In the 1930s, von Neumann turned his restless mind to the task of expressing the newly developed theories of quantum mechanics in rigorous mathematical form, and the result was his classic book The Mathematical Foundations of Quantum Mechanics. In it he tackled the measurement problem head on and rejected the Copenhagen interpretation of quantum theory, which was becoming the orthodox position among physicists.

 Although it is somewhat vague, the central tenets of the Copenhagen interpretation seem to be (1) that all we have access to are the results of observations, and so it is simply pointless to ask questions about the quantum reality behind those observations, and (2) that although observation is necessary for establishing the reality of quantum phenomena, no form of consciousness, human or otherwise, is necessary for making an observation. Rather, an observer is anything that makes a record of an event, and so it is at the level of macroscopic measuring instruments (such as Geiger counters) that the actual values of quantum phenomena are randomly set from a range of statistical possibilities.

Von Neumann objected to the Copenhagen interpretation practice of dividing the world in two parts: indefinite quantum entities on the one side, and measuring instruments that obey the laws of classical mechanics on the other. He considered a measuring apparatus, a Geiger counter for example, in a room isolated from the rest of the world but in contact with a quantum system, such as an atom simultaneously in two boxes. The Geiger counter is set to fire if the atom is found in one box, but to remain unfired if it is found in the other. This Geiger counter is a physical instrument, hence subject to the rules of quantum mechanics.

 Therefore, it should be expected to enter into a superposition state along with the atom, a state in which it is simultaneously fired and unfired.
Should the Geiger counter be in contact with a device that records whether the counter has fired, then logically, it too should enter a superposition state that records both situations as existing simultaneously.

 Should an observer walk into the room and examine the recording device, this logic can be continued up the “von Neumann chain” from the recording device, to photons, to the eyes and brain of the observer, which are also physical instruments that we have no reason to suppose are exempt from the rules of quantum mechanics. The only peculiar link in the von Neumann chain is the process by which electrical signals in the brain of the observer become a conscious experience.

Von Neumann argued that the entire physical world is quantum mechanical, so the process that collapses the wave functions into actual facts cannot be a physical process; instead, the intervention of something from outside of physics is required. Something nonphysical, not subject to the laws of quantum mechanics, must account for the collapse of the wave function: the only nonphysical entity in the observation process that von Neumann could think of was the consciousness of the observer.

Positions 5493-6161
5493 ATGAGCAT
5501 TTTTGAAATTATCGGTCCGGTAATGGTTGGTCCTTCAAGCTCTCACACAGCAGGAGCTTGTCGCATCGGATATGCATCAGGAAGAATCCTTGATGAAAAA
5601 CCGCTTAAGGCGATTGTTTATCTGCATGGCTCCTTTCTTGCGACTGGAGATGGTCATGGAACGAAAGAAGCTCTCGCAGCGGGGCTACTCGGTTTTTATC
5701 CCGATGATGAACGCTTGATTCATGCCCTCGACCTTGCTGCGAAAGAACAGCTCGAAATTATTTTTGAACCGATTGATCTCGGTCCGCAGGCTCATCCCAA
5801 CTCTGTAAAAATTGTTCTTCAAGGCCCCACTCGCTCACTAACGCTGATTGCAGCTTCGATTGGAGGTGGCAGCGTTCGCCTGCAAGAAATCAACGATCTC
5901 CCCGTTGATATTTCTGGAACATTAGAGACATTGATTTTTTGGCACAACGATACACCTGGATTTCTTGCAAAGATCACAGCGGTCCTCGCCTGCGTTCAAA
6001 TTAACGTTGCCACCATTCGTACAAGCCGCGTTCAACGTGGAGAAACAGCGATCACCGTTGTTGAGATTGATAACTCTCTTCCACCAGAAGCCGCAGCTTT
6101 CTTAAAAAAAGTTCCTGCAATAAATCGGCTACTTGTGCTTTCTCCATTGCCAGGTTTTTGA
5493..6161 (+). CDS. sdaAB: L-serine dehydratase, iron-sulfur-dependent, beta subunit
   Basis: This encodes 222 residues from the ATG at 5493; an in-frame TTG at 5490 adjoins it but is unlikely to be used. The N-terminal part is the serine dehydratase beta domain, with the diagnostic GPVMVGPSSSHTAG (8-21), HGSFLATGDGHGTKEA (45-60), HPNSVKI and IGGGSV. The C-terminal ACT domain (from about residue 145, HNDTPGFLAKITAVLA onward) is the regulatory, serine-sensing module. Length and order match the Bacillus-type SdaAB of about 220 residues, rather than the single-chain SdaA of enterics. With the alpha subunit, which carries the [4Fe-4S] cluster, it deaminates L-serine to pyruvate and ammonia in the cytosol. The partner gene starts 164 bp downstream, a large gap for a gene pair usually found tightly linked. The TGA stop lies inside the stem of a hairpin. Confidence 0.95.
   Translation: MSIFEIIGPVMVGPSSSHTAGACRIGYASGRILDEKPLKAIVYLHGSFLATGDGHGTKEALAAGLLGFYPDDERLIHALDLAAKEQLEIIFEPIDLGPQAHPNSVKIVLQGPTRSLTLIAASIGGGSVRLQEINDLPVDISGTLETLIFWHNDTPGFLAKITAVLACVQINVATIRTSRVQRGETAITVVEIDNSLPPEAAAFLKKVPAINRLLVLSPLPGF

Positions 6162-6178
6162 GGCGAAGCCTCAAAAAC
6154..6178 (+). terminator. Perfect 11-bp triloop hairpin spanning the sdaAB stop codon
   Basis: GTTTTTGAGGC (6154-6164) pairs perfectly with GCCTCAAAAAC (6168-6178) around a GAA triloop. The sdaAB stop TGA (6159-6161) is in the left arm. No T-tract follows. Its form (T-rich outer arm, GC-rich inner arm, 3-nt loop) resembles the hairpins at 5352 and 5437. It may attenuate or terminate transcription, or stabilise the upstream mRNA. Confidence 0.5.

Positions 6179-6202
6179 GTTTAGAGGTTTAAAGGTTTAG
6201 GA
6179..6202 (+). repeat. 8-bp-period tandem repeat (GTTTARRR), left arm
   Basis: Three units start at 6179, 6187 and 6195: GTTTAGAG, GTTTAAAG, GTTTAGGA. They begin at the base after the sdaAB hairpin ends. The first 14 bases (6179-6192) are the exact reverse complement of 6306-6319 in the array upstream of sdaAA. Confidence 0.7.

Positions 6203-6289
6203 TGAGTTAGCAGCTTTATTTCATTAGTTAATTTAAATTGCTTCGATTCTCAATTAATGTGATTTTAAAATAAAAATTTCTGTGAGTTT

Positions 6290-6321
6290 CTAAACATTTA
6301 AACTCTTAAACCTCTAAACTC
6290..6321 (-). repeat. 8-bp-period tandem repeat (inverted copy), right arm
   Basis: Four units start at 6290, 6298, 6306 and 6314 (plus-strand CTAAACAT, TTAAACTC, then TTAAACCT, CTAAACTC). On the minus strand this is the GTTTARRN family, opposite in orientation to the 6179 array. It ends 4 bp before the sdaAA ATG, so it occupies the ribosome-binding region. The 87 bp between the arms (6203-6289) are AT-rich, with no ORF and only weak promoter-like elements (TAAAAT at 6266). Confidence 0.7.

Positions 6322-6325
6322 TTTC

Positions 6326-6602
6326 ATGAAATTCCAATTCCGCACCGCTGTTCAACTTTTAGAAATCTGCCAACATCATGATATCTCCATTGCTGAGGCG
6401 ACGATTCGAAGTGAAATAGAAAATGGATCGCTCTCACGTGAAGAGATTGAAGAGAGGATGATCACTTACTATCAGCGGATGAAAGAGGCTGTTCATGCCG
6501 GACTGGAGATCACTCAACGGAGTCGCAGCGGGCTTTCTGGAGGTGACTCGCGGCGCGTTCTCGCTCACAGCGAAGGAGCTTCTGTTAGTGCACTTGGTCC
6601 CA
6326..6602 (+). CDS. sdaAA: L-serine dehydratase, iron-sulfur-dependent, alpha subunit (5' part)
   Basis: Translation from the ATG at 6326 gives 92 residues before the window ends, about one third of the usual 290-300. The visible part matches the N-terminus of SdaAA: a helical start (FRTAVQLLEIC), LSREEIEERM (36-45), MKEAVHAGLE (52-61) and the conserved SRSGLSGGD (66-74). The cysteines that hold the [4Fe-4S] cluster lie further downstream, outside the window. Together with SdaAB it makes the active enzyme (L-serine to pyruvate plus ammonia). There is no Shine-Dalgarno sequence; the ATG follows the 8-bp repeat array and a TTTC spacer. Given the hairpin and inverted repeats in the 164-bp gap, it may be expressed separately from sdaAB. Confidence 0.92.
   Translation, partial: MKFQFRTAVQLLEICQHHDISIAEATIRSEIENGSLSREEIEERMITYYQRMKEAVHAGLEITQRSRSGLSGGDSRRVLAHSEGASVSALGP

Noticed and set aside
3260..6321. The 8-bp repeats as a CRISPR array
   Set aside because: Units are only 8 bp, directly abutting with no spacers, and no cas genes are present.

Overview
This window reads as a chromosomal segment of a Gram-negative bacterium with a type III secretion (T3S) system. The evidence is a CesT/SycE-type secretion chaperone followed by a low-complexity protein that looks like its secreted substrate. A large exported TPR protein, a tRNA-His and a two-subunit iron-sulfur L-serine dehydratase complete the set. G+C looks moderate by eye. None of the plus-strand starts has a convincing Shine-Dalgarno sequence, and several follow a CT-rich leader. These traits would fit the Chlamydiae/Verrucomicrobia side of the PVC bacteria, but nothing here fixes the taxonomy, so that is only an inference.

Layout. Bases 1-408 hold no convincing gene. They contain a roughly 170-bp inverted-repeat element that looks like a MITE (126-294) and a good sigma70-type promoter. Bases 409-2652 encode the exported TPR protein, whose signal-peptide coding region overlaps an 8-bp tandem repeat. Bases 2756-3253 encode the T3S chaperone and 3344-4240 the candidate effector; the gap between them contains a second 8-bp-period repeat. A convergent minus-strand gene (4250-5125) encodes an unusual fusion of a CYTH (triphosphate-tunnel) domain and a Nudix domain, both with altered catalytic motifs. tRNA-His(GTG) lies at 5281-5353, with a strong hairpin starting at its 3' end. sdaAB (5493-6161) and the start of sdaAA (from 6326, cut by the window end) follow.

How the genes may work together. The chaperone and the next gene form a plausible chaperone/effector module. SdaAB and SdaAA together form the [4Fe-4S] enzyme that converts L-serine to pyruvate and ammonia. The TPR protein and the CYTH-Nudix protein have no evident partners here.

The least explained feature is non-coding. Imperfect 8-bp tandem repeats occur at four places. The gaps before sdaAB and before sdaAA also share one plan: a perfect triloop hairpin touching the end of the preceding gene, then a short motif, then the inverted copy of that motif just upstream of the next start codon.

He reluctantly concluded that this outside entity had to be consciousness and that prior to observation,even measuring instruments interacting with a quantum system must exist in an indefinite state.
Von Neumann extended the Copenhagen interpretation by requiring the measurement process to take place in a mind.

He was reluctantly driven to this conclusion by his relentless logic: the only process in the von Neumann chain that is not merely the motion of molecules is the consciousness of the observer. His arguments were developed more completely by his illustrious followers, most notably Fritz London, Edmond Bauer, and Eugene Wigner. Wigner, who went on to win the Nobel Prize in physics, wrote, “When the province of physical theory was extended to encompass microscopic phenomena, through the creation of quantum mechanics, the concept of consciousness came to the fore again; it was not possible to formulate the laws of quantum mechanics in a fully consistent way without reference to the consciousness.”

The box-pair experiment also bears on the role of consciousness and free will. After all, you can choose to look in one of the boxes or to do an interference experiment, and you will get different “realities,” one being particle-like, the other wavelike. But your choice of which experiment to do is not determined, even statistically, by anything in the physical theory. Nothing in quantum mechanics says you must choose one experiment rather than the other. If you deny that consciousness collapses the wave function, then this means atoms prior to observation existed as either particle or wave.

Somehow you chose to only look in those boxes that contained particle atoms and you chose to only do an interference experiment with wave-form atoms. This would also deny free will, because then your illusion of choice is determined by a conspiracy of the physical universe with the state of your brain and your perceived choice. This replaces the deterministic universe with one that is deterministic and conspiratorial.
This is how von Neumann, Wigner, and others brought mind back into nature and made a strong case against the causal closure of the physical. As we will see, the case gets even stronger.